Easy is Earned

For I am about to do something new.
See, I have already begun! Do you not see it?
I will make a pathway through the wilderness.
I will create rivers in the dry wasteland.
Isaiah 43:19

“God is about to do something new.” When I hear people say that phrase, I think they mean it to be an encouragement. Amid life’s trials and tribulations, a minister says God is about to do something new and now relationships blossom into bliss, health flourishes, acne disappears, and sinking careers suddenly soar. Everybody is a winner. Miracles occur, conversions abound, church attendance skyrockets, ruptured relationships get healed, and shy people become outgoing. God is about to do something new. No more pain. No more tears. No more death. No more death. We will be changed.

“God is about to do something new.” If you’ve been listening to me for a while, you can probably guess I have a contrary thought about this. When I hear someone say, “God is about to do something new,” I say to myself, “Really? Then watch out!” Because, when God does something new, life does not get easier. When God does something new, life can actually get a lot harder. When God does something new, that’s when the heavy lifting begins.

Do you know what I mean by heavy lifting? I go to the gym every week day and throw heavy weights around. My goal is to build some muscle, so I need to lift heavy things. I want something new to happen in my body, but the change has not come without some effort and occasional pain. Heavy lifting stretches and tears muscles. Only over time, lifting heavy things day after day after day, does one see growth. In the gym, we say “easy is earned.” It means that what feel effortless today used to feel excruciatingly painful. Payoff doesn’t come without some hard work and sacrifice. So, when I hear someone say God is about to do something new, it’s a signal to me that change will come, but sustained change will take effort … and perseverance … and engaging in actions that feel awkward and we don’t want to do … and some heavy lifting.

Think about the people of Israel. IN today’s brief reading, God talks to them through the prophet Isaiah. God says, “I’m about to do something new. I’m going to make a pathway through the wilderness.” It sounds so lovely, like a stroll down a comfortable, flowering path along a bubbling stream. I don’t think that’s the intention. The wilderness in the Middle East is a craggy desert. When God speaks these words, the people of Israel are captives in a foreign land, their homeland is a distant pile of rubble. God offers a word of hope, “I am about to do something new.” Yes, God will make a road from captivity back home. Yes, a brighter day is coming. But the people still must walk through a barren, hot, unpredictable wilderness to get home. They will face hard days and sleepless nights.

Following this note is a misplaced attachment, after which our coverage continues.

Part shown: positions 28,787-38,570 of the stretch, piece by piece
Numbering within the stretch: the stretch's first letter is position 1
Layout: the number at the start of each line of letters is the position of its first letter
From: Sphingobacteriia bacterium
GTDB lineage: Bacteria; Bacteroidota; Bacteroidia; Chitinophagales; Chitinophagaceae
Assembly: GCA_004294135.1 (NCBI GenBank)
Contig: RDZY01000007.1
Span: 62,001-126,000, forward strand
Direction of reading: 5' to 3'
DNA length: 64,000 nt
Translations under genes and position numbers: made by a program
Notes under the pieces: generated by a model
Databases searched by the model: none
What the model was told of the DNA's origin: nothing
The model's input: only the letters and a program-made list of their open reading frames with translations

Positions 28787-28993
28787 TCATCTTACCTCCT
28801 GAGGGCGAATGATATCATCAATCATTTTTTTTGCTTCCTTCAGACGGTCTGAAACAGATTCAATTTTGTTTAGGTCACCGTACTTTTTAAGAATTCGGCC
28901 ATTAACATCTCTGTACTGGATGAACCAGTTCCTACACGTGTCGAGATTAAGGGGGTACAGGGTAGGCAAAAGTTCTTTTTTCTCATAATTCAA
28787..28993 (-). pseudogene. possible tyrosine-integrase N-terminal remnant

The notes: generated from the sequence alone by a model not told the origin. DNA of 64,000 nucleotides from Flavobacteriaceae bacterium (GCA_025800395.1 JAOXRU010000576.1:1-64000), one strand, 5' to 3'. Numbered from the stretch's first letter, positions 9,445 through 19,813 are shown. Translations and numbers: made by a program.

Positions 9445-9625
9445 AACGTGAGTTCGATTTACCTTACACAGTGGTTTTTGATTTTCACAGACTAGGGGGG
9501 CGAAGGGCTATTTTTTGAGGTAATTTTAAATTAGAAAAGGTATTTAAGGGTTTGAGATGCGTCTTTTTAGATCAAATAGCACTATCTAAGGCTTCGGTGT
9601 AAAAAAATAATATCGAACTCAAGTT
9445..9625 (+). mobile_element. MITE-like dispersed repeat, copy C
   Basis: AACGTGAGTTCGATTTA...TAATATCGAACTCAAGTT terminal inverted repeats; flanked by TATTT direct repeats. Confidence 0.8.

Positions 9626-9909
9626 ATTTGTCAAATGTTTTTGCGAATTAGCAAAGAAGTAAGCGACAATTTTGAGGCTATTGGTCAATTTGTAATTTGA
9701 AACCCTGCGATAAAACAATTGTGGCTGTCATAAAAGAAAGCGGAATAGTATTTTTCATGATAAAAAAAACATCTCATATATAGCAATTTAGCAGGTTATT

At any point on their way through the wilderness, the people of Israel could have given up. They could have turned back. They could have stopped and made a settlement somewhere before they got home. They did not stop because the way was hard, challenging or uncomfortable. They travelled through the wilderness, step by step, mile by mile, day by day. The promise took decades to come true. And once they got home, rebuilding the nation was daunting and terrifying work. God is about to do something new. Watch out!

As we mark the 500th anniversary of the Protestant Reformation, I think of God using people like Martin Luther to do something new. Luther’s life was no picnic in the park. Through Luther, God did something new in the Church. What we forget is Luther was labelled a heretic and excommunicated from the church by the Pope. Church leaders slandered him. His books were burned in Rome. He was put on trial numerous times, and even called before the Holy Roman Emperor to defend his views. At the most infamous trial, the litigator asked Luther to disavow the writings in his books. The prosecutor pointed to a pile of books and asked Luther, “Are these yours?” Luther replied, “I have to think about it.” The next day, the prosecutor asked Luther whether the books on display were his. Instead of offering a simple yes or no, Luther launched into a long sermon, but didn’t really answer the question. Finding Luther evasive, the litigator asked once more, “Martin — answer candidly and without horns — do you or do you not repudiate your books and the errors which they contain?” Speaking before the Emperor and Lords of the court, church officials, and witnesses, Luther replied, “‘Since then your imperial majesty and your lordships demand a simple answer, I will give you one without teeth and without horns. Unless I am convicted of error by the testimony of Scripture or by manifest evidence…I cannot and will not retract, for we must never act contrary to our conscience … Here I stand. God help me! Amen!” Luther was released to await a verdict. Arriving back in his lodging after the two-hour hearing, Luther downed found a can of beer that had been left for him there by a friend, and he downed it in one gulp.

When the court announced the final verdict a month later, the edict called Luther, “A reviver of the old and condemned heresies” and an “inventor of new ones.” It called for the burning of his books and for confiscation of his property. It cut him off from the church, called for his arrest, and forbid anyone from harboring or sustaining him. Luther had already fled to Wartburg Castle, where he spent the next year hiding translating the Bible into German. When Luther eventually emerged from the Wartburg, the emperor, distracted with other matters, did not press for Luther’s arrest. Much of the remainder of Luther’s career was devoted to building a new Church based on his interpretation of Scripture and his guiding principle of salvation through faith and the grace of God. Talk about heavy lifting! God is about to do something new. Watch out!